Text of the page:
I'm designing this whole thing around two Wolfson chips, namely the WM8786 ADC and the WM8740 DAC, which are 16-24 bit @ 192KHz max. converters. They both have amazing specs, with 111 dB of SNR and -102 dB THD for the ADC, and 120 dB of SNR and -104 dB of THD for the DAC; also, both have differential input/output! I will interface both chips to the I2S bus of a microcontroller, the Freescale Kinetis K20 ARM Cortex-M4.

At this point of development, though, I decided to lay down a prototype board which will have a PSU, a pre section, a post section, an ADC section and a DAC section. The pre and post section are going to be, just for the sake of prototyping, the basic one that are suggested on the datasheets of the chips.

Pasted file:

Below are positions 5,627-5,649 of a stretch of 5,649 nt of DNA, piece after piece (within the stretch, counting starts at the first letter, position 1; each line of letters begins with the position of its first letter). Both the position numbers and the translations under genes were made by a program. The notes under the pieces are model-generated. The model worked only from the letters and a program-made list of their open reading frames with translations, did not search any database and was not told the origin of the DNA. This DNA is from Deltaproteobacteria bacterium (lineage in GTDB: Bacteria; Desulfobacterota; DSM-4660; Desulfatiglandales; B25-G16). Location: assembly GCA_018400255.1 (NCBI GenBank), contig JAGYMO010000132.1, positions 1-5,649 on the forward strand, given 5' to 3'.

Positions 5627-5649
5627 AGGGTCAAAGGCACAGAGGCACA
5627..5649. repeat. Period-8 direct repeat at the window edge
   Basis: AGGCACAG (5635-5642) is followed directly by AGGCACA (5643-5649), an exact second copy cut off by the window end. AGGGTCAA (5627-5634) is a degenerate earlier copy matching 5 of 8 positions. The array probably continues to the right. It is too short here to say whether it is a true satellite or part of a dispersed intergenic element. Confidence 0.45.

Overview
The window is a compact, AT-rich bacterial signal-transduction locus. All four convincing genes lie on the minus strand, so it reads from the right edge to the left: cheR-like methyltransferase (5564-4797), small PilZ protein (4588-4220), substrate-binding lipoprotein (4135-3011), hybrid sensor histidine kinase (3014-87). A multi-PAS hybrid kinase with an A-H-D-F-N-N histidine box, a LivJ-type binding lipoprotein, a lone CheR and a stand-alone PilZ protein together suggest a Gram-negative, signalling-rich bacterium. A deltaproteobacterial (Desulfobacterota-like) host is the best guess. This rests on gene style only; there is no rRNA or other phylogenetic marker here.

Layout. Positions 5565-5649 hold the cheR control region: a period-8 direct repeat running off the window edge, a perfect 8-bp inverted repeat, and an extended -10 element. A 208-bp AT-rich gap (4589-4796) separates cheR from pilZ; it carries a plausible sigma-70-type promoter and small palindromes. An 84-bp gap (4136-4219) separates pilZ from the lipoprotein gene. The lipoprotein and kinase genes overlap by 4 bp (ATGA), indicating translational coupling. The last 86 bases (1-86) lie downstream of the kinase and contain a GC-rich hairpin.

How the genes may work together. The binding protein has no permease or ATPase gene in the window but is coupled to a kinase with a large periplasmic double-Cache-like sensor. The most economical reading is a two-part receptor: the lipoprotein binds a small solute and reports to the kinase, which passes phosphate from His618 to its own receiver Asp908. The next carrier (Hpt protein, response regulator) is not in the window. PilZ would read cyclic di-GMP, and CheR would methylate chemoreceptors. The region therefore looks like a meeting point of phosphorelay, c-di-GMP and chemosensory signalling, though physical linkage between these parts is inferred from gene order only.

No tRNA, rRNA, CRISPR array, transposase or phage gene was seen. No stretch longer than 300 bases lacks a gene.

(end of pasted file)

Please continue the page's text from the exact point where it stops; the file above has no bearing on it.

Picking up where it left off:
I need to filter both input and output signals, and this is done via active filtering with ultra low distortion opamps. Wolfson reccomends the MC33078 opamp for the filter section, with corner frequencies of 12.5 Hz and ~1MHz, roughly a 1MHz bandpass on both in and out. Other signal filtering is done digitally inside the chips, so that's nice.

The output filter section (the post) also has an AD797 as a differential to single-ended converter, for ultra-quality unbalanced line output.

I've seen the page you linked, and that's the subject of my sleepless nights during the whole last week! Mixed signals circuits are a pain in the a** to layout properly. And the fact that I may want to selectively test the ADC or the DAC looks like a problem; I'm currently aiming the prototype design to be as modular as possible. I want separation between ADC, DAC, preamp, postamp, and psu sections, so that I can debug any part of the whole thing alone. But this means that I have to split the pcb in multiple pcbs, which means multiple, separate, ground planes; which means possible EF antennas could create if I bridge some parts of the circuit over separate ground planes.... UGH!! My brain hurts!